Repeated entry of a guidewire and/or catheter in the descending aorta while working through right TRA usually prompts an operator to rule out arteria lusoria.4-6 However, the possibility of RAA should always be kept in mind because a number of patients with tetralogy of Fallot who have undergone total correction surgery during their childhood may present with coronary artery disease in their later age. The incidence of mirror-image RAA in this patient population is approximately 25% and while working through right TRA, this challenging situation may be encountered.3

Acknowledgment. Authors acknowledge the help extended by Mr Yash Soni and Mr Chidambaram Iyer during preparation of this manuscript.

References

  1. Natsis KI, Tsitomidis IA, Didagelos MV, et al. Anatomical variations in the branches of human aortic arch in 833 angiographies: clinical significance and literature review. Surg Radiol Anat. 2009;31(5):319-323.
  2. Jaffe RB. Radiographic manifestations of congenital anomalies of the aortic arch. Radiol Clin North Am. 1991;29(2):319-334.
  3. Knight L, Edwards JE. Right aortic arch: types and associated cardiac anomalies. Circulation. 1974;50(5):1047-1051.
  4. Abhaichand R, Louvard Y, Gobeil J, et al. The problem of arteria lusoria in right transradial coronary angiography and angioplasty. Catheter Cardiovasc Interv. 2001;54(2):196-201.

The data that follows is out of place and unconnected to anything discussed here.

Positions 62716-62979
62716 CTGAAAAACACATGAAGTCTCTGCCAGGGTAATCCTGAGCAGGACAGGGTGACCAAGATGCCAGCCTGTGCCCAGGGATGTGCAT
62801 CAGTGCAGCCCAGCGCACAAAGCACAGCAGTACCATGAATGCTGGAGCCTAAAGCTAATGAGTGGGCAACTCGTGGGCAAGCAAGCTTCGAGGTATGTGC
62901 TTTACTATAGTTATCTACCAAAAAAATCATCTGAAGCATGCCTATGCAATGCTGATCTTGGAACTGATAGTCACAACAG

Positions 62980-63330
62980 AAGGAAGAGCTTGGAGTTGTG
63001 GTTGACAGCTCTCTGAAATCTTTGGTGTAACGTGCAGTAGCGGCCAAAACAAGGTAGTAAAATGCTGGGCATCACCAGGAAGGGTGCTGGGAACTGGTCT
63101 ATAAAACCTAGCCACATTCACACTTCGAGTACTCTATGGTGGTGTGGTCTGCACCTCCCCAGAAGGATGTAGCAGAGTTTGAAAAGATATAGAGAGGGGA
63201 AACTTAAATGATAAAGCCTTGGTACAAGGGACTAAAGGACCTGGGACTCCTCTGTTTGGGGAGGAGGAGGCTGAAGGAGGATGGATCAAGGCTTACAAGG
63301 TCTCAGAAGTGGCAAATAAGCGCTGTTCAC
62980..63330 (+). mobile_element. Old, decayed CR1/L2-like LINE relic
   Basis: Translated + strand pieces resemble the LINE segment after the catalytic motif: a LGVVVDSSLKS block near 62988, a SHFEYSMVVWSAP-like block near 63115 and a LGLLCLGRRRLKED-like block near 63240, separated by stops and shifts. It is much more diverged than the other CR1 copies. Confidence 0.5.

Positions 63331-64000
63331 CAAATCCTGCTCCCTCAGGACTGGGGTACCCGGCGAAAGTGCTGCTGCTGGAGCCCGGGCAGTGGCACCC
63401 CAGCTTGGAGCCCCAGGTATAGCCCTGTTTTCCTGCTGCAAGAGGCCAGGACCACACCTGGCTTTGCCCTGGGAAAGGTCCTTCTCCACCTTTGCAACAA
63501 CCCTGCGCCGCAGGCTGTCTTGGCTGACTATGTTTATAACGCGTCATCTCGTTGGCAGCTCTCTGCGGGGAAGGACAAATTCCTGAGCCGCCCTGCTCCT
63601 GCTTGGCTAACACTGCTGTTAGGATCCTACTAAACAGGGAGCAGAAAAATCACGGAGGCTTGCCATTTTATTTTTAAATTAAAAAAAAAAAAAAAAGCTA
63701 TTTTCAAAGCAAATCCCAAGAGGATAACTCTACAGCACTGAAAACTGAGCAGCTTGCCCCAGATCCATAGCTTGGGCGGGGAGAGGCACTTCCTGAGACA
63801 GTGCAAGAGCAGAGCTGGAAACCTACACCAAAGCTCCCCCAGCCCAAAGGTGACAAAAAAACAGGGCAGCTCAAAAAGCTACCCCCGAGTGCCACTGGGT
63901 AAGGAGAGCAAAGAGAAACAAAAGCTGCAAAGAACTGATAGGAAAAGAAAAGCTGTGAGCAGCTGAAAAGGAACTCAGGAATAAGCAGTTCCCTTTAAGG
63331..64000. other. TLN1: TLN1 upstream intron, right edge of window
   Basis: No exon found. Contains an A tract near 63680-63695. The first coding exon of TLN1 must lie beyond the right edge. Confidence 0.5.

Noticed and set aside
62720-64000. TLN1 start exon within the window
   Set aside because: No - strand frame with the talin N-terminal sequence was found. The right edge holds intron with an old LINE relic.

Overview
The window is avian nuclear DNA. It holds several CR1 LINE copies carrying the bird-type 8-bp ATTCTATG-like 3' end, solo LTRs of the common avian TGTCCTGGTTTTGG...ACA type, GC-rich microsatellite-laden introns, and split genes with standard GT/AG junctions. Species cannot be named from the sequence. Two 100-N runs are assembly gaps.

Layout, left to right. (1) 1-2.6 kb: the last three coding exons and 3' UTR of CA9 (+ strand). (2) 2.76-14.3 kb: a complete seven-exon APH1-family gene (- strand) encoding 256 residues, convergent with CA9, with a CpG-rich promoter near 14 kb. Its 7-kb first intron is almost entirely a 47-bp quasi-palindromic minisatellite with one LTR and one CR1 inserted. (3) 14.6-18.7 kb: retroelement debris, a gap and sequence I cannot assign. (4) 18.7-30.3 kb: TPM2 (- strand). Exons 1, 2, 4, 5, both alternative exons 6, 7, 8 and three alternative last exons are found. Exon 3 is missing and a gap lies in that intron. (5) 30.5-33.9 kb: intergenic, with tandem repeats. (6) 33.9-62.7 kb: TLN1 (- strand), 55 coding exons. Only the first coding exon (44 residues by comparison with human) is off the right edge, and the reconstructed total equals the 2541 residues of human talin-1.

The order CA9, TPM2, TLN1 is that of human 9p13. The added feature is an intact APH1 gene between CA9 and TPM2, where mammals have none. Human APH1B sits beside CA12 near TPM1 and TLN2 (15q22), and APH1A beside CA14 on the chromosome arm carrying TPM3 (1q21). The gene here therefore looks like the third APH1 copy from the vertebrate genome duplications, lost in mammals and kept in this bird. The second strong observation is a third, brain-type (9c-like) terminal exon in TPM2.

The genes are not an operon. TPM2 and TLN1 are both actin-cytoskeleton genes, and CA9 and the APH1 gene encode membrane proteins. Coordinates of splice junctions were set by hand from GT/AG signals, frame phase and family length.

5. Gilchrist I. Transradial technical tips. Catheter Cardiovasc Interv. 2000;49(3):353-354.
  6. Patel T. Right trans-radial approach-working through arteria lusoria. Indian Heart J. 2006;58(4):301.
  7. Yiu K, Chan W, Jim M, et al. Arteria lusoria diagnosed by transradial coronary catheterization. JACC Cardiovasc Interv. 2010;3(8):880-881.

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From the 1Total Cardiovascular Solutions Private Limited, Ahmedabad, India, 2Department of Cardiology, Sheth V.S. General Hospital and Smt. N.H.L. Municipal Medical College, Ahmedabad, India, and 3Department of Cardiology, Mercy Hospital and Community Medical Center, Scranton, Pennsylvania.
Disclosure: The authors have completed and returned the ICMJE Form for Disclosure of Potential Conflicts of Interest. The authors report no conflicts of interest regarding the content herein.
Manuscript submitted December 1, 2011, provisional acceptance given December 14, 2011, final version accepted January 2, 2012.
Address for correspondence: Tejas Patel, MD, FACC, FSCAI, FESC, Professor and Head, Department of Cardiology, Sheth V.S. General Hospital and Smt. N.H.L. Municipal Medical College, Ahmedabad-380 006, India. Email: [email protected]